Sunday, August 13, 2006


The jewel of Whitman County

Satellite image of Rock Lake from Google Maps.


These are some pictures I took yesterday of Rock Lake, in Whitman County, which is near the Idaho-Washington border. (I attend WSU which is in Pullman, about 45 minutes drive from Rock Lake. Pullman is about 80 miles south of Spokane, which is about 300 miles west of Seattle, and now you know where it is.) My buddy Jon and his wife Megan bought a raft and a trolling motor a couple of weeks ago. Last week we visited the far shore of the Snake, which I was familiar with, but I'd never been to Rock Lake. (If you guys like these pictures I'll post some of the Snake River ones.)

Rock Lake is an ancient and pristine lake, difficult to get to and pointless to visit without a boat. I suspect it is glacial in origin--it looks as though God's Excavator dug a four-mile trench through solid rock, and then He put water in it (I guess). It is surrounded by basalt cliffs. The bottom is broken rock or bare rock shelf, with a sudden drop into the abyss generally about four or five feet out. If that lake has a bottom, I am unaware of it. But there are startling exceptions. Bare rock shelves will often stretch out in a narrow "causeway" thirty or forty yards, and crop up in unexpected places. Sometimes you see what we called "lagoons", with bare rock forming a kind of underwater atoll. I imagine that power and sail boats would need to be very careful and slow. Which reminds me of the other danger, sudden winds. If you take a raft to avoid the rock, then you risk the winds. Most of our day was calm, but toward afternoon the wind did come up suddenly, and if we hadn't had a motor it was a long hard paddle back.

This is taken from the landing, facing north. It is very primitive. The land around the lake is all privately owned and the State leases this little bit for boat access. I hear local farmers are jealous of their property rights around the lake, which is understandable. It hardly matters as it is generally difficult to get to shore (but no trouble for rafts). This is the south end of the lake that empties into a creek, and it is called Slaughter Pen Bay. I'm kind of curious about the story behind that name. (Probably commemorates the tragic death of some fools on a raft--though judging from all the cattle I saw in that area the explanation is probably much less colorful.)



This was also taken at the landing, but facing east. You can clearly see the dropoff. The water was quite clear, visibility at least three or four feet.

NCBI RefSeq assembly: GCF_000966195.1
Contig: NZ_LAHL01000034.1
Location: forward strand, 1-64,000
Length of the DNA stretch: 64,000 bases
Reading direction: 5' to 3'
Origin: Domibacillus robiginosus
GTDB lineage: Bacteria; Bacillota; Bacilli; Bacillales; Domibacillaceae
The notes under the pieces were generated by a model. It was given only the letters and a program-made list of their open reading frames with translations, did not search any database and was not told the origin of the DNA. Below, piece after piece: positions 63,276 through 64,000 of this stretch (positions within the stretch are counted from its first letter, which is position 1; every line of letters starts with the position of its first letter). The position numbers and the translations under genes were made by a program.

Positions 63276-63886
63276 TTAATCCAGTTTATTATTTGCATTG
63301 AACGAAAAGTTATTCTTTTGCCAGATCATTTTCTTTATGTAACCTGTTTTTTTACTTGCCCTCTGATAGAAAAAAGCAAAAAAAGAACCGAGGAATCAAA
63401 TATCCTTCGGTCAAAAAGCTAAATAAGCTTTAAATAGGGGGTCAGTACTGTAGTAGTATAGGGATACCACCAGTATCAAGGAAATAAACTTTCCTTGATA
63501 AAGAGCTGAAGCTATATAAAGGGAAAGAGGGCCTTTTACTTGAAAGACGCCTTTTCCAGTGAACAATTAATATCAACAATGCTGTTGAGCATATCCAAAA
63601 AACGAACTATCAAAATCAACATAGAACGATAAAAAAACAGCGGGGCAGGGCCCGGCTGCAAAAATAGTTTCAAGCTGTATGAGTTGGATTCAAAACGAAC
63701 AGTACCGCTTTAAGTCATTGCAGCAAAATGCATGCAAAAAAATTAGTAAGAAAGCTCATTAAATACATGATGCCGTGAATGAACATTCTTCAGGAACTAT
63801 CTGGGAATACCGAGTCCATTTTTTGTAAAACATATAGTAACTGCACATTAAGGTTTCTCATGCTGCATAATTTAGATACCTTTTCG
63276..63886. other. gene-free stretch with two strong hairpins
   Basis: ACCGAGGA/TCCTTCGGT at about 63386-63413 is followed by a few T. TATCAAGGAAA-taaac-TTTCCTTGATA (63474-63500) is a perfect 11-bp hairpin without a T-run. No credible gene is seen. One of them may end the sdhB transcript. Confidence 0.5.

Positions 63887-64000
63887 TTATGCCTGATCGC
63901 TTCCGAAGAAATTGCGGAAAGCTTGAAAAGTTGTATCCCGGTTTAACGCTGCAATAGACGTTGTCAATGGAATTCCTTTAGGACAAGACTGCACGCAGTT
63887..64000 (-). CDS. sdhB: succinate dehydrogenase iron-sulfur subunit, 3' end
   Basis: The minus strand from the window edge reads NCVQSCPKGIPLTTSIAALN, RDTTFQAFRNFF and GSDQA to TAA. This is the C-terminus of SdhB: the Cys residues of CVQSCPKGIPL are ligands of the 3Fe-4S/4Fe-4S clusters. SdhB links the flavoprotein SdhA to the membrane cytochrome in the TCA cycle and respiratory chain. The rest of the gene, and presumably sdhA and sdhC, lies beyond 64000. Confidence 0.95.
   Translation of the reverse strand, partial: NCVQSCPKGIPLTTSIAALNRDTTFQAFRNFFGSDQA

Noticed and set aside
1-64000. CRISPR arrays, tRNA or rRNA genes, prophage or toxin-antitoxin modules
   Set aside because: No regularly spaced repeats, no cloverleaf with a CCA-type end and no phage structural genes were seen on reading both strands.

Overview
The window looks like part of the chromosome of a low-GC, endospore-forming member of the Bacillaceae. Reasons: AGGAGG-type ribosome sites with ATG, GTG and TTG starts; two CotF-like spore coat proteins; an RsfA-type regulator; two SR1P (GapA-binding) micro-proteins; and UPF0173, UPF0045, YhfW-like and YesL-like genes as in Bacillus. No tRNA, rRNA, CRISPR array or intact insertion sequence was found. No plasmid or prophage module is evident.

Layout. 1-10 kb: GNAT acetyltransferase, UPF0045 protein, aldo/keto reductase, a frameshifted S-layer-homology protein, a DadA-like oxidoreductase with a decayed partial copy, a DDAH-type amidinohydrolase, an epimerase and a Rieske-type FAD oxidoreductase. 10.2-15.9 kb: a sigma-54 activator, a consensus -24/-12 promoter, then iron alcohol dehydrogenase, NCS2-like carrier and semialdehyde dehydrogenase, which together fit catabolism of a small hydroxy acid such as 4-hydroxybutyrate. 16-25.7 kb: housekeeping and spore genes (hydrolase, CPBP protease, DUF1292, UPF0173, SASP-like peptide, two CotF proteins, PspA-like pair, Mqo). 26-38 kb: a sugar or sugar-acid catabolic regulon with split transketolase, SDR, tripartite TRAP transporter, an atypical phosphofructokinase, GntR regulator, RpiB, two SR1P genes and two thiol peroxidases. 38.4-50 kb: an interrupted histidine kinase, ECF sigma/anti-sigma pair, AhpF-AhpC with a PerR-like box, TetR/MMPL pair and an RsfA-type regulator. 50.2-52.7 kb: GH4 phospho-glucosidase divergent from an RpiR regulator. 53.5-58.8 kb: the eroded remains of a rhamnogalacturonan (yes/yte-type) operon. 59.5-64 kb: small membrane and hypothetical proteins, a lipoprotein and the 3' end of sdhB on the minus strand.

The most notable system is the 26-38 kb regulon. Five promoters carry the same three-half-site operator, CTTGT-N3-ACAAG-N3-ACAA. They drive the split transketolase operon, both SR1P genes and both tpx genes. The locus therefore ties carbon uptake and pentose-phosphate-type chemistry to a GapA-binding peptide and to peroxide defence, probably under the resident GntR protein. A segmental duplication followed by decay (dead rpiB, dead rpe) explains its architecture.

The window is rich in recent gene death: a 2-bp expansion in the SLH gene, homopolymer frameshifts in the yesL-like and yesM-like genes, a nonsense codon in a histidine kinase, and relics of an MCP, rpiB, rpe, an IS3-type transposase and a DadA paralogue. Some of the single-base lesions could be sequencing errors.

This is typically what the shore looks like. If you want to get out of your boat, and you didn't tear out your bottom on the rock, you are out of luck unless you want to stand on the rock shelf in waist-deep water. Which you do, if you have sense, because it's hot.



This is the west side of the lake. The lake is a few hundred yards across.



This is the east side. You can see a abandoned railroad on this side. This railroad is the very same one that crosses the Columbia near my hometown. I had to look on a map to figure it out. There are no ties or rails on it. Although if you walk along it you will find spikes and cast iron plates and stuff. Once I found a cast-iron sphere which I was sure was a cannon ball (a military road had run that way in the 1860's or thereabouts) but my uncle explained that it was actually used to crush ore. Oh well.



This one was taken on the way back to Jon and Megan's house. They live way out in the country. I put it up because it kind of exemplifies the Palouse country. The water you see is the mighty Palouse River, which at this time of year is perfectly clear and all of four inches deep. In the spring, when we have rain and snow melt, it is a raging mud-colored flood which has a spectacular waterfall before it reaches the the Snake. The few trees you see are, on the Palouse, an uncommon concentration. This area is dry, and extensively given over to dryland wheat and lentils. Trees are found only in a) people's yards or b) on the lee sides of hills too difficult to plant and harvest. And the dirt-colored parts are of course plowed fields on hills, which are the truly dominant feature of the Palouse. In the spring it is lovely and green, but some time in June it all dries up.



As far as Rock Lake goes, trout fishing is good there, or so I hear, but my love is given to bass, and we weren't seriously fishing anyway--the occasional fishing pole you may see in the foreground is merely an excuse. (Which is not to say we came home empty-handed. We kept one 11-inch smallmouth, very fat and feisty, one of the finest I've ever caught in fact.) But rainbows and brown trout are what people go there for. I wouldn't know how to go about catching a trout--I get the impression that they are finicky compared to bass, which are essentially brainless angry stomachs with fins. I did catch a few pumpkinseeds and bluegills (on purpose, to see if they were there--my grubs for smallmouth won't fit in a bluegill's mouth, which is a great convenience). I imagine you'd find crappies too. It seems there is a lot of lake to explore and I am looking forward to spending what remains of summer on it.